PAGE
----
Review Article - Current Pediatric Research (2023) Volume 27, Issue 10
Current environmental mercury poisoning of children: A literature review of its impact on global pediatric health.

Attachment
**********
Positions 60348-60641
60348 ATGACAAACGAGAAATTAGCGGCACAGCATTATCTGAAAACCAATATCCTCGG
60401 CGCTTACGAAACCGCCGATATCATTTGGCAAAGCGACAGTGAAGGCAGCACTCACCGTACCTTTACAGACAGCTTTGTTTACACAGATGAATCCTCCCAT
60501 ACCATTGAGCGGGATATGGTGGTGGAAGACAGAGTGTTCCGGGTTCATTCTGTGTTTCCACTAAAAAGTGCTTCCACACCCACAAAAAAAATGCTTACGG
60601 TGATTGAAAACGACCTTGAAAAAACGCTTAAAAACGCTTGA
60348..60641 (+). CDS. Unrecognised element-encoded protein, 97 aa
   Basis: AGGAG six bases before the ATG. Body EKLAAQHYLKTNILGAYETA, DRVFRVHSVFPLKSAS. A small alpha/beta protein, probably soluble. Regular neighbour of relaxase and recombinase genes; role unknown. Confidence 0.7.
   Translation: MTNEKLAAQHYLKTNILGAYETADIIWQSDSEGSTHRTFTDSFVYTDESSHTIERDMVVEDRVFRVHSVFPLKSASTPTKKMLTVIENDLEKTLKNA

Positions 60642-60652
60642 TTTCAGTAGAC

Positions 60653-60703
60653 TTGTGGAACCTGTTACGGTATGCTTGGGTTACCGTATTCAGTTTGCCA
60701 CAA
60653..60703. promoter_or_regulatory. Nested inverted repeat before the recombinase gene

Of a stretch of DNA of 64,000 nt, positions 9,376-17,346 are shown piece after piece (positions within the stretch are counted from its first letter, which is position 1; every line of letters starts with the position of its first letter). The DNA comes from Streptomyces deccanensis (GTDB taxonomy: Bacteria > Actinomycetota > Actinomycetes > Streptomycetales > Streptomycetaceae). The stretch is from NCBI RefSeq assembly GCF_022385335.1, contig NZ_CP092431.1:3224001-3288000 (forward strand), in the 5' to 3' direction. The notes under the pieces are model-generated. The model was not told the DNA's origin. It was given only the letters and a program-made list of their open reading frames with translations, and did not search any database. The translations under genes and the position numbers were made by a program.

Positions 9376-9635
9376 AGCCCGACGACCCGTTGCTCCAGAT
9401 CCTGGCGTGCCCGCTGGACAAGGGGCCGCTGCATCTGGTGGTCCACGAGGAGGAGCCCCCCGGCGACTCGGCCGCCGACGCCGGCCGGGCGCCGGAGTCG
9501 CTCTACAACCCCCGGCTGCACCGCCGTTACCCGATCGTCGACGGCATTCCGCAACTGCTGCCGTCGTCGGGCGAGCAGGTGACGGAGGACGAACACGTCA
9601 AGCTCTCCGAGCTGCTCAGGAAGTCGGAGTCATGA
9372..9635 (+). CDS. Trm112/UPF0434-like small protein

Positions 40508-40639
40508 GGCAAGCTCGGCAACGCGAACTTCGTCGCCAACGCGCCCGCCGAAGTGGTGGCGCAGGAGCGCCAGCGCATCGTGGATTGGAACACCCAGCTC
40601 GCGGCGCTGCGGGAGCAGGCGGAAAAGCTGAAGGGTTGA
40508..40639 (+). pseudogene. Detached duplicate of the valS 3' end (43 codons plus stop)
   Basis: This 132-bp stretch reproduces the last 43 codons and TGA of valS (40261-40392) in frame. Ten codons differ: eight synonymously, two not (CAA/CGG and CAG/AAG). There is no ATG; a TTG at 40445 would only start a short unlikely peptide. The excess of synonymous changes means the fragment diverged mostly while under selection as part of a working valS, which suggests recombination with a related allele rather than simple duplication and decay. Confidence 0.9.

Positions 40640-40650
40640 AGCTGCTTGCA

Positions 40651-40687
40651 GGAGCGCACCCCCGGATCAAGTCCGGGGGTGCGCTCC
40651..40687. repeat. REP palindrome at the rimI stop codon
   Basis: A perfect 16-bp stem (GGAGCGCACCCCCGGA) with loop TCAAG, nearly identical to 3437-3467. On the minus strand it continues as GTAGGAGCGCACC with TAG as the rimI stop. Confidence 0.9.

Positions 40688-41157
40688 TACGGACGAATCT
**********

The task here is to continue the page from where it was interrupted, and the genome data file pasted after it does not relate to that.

Mercury is a ubiquitous environmental pollutant with diverse adverse health effects that could result in death. Children are the most susceptible population of the world to mercury poisoning. Two earlier reviews by the author dealt with fatal mercury poisoning cases in the general population and mercury vapor exposure in dentistry. The objective of the present article is to review global studies on environmental mercury poisoning of children and get perspective on its impact on pediatric health by assessing the progress made in diagnosis, treatment, prevention and monitoring of the adverse effects. With the aid of several search platforms, studies of environmental mercury exposures in children published in the world literature were collected. With emphasis on clinical studies, details of the reported adverse health effects and treatments used were compiled along with prevention and monitoring aspects of mercury exposures. Mercury poisoning events were categorized based on exposure sites (at home or outside), its form (elemental, organic or inorganic), route (inhalation, oral ingestion, skin absorption or pre-and postnatal), duration (acute or chronic) and dose. The clinical signs, symptoms and treatments used in each category were separately enumerated for comparative purpose. Home is the most common site for children’s exposure to mercury attributable to breakage of fever thermometers, dental amalgam fillings, tainted cosmetics, toys and jewelry, and consumption of contaminated fish, OTC and herbal medicines, and dietary supplements. The main organs affected are brain, lungs, kidneys and immune systems. Clinical interpretation of blood and urine levels of mercury are unambiguous when they are high and become difficult as they approach normal range. While diagnosing mercury poisoning can be challenging, it can be made with reasonable reliability and promptly treated with chelation therapy. With the development of mercury-free products and manufacturing processes along with industrial pollution abatement measures, children’s exposure to mercury is currently being reduced. Parents, pediatricians, and school science teachers can play a major role in preventing mercury poisoning of children. This review should be of immediate interest to environmental scientists and regulators around the world.Author(s): G. Subba Rao*